Did you know that people over 60 years old account for more than 50% of total consumer spending in several industrialized economies? This population segment is becoming a driver of employment, growth, and innovation.
Its impact in Latin America and the Caribbean
Though many people are aware of it, few anticipate that this very development will soon transform the economies of Latin America and the Caribbean – a region that is still comparatively young in people’s imaginations.
The reason is simple. While today just one in ten people in Latin America and the Caribbean is at least 60 years old, in 30 years, it will be one in four people, a total of almost 180 million. In some countries, such as Brazil, Chile, Colombia, Costa Rica, Jamaica, Trinidad and Tobago, Barbados, and Uruguay, nearly one in three people will be over 60 years old by then.
This huge population segment will be very different from what we think of as “seniors” today. Many of them will still be working, given the world trend to postpone retirement. Additionally, they will be less likely to receive family care, because families are expected to be smaller and female labor participation higher.
Instead of living in nursing homes, many elderly people will elect to grow old in their own homes. This will be possible because, unlike previous generations, they will be “digital natives” and will be experienced in using home appliances that combine robotics and artificial intelligence. Consequently, they will be able to live independently for much longer.
Given all these reasons, the expectations of people of this population will be very different to those of today – they will be demanding customers of a huge array of services and products which are just beginning to be seen in our region.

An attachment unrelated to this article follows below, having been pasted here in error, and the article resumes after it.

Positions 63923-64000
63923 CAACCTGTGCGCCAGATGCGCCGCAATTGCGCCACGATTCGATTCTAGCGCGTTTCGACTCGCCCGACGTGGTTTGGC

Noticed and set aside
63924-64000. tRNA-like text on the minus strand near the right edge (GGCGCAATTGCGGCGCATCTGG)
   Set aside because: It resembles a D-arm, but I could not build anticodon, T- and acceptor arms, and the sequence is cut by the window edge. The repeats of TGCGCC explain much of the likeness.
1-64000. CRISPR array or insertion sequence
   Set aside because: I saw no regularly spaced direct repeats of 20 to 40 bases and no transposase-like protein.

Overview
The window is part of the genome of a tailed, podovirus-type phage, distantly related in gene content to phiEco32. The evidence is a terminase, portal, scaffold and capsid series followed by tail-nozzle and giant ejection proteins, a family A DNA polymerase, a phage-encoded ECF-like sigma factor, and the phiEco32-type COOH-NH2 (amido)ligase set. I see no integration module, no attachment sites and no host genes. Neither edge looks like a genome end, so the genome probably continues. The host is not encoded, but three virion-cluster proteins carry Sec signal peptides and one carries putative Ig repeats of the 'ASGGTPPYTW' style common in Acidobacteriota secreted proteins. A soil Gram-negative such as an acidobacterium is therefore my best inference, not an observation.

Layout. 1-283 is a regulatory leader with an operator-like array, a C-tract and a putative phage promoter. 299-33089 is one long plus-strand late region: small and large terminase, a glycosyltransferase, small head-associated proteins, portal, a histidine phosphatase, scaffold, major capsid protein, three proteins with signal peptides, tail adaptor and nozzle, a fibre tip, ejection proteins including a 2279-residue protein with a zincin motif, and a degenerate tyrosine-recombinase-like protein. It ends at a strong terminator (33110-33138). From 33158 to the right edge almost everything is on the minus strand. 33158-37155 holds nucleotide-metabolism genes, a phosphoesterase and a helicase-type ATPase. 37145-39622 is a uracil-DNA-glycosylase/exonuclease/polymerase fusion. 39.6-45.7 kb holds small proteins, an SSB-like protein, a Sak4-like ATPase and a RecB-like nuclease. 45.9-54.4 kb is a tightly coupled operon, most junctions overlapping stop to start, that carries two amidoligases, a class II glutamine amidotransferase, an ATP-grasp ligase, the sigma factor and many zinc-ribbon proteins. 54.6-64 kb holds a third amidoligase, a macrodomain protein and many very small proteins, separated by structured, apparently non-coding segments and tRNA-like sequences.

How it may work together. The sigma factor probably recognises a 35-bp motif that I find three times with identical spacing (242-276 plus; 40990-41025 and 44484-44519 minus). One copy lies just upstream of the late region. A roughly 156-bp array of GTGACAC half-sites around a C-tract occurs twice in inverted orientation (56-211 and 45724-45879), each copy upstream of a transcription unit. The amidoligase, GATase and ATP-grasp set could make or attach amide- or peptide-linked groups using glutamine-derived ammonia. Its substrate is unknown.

Representatives of the silver economy in the region
To understand how this industry is shaping up in the region, IDB Lab, the innovation laboratory of the Inter-American Development Bank, performed its first mapping of players and trends. The mapping found 245 public and private organizations whose services or products are targeted at seniors.
Main findings of the mapping
- 75% of the players are private sector entities with a profit motive, and 40% focus on health and care.
- Almost all players operate exclusively in their country of origin. Mexico has the biggest number of players (47), followed by Brazil, Chile, and Argentina, whose populations have the highest rates of ageing in the region.
- The segment that cares for dependence, including nursing homes, has the largest players. But the presence of several businesses that anticipate the future demands of this population is already noticeable.
In Costa Rica, Bonanza Asistencia is a firm specialized in comprehensive home care; it offers physiotherapy and geriatric services, among others, to serve an ever-greater demand. This niche, which in South Korea has generated more than 500,000 formal jobs in the last decade, capitalizes on the fact that many aspects of care cannot be automated and will thus require people with specialized training.
Maturi is a pioneering platform in Brazil; it links jobs and personal and professional development opportunities for senior citizens. It already has 157,000 registered professionals. In Uruguay, the national government is driving the Ibirapitá Plan, an initiative that fosters the social and digital inclusion of low-income seniors through a pedagogical program that has so far delivered more than 230,000 tablets at no cost.
And in Mexico, the Canitas platform is an online search engine that includes the best suppliers of services and products targeted at seniors (from health care to entertainment and legal and financial assistance); it receives more than 100,000 weekly inquiries and is growing at a 50% monthly rate.
For more on the different public and private sector players, you can click here to see the video of our webinar “Silver Economy: An Opportunity for Innovation, Entrepreneurship, and Inclusion.”
These are only a few examples of innovations starting to show up in housing, transport, financial services, and chronic disease management, among others. The silver economy presents an attractive array of opportunities for the millions of young people who will choose their careers in the next few years.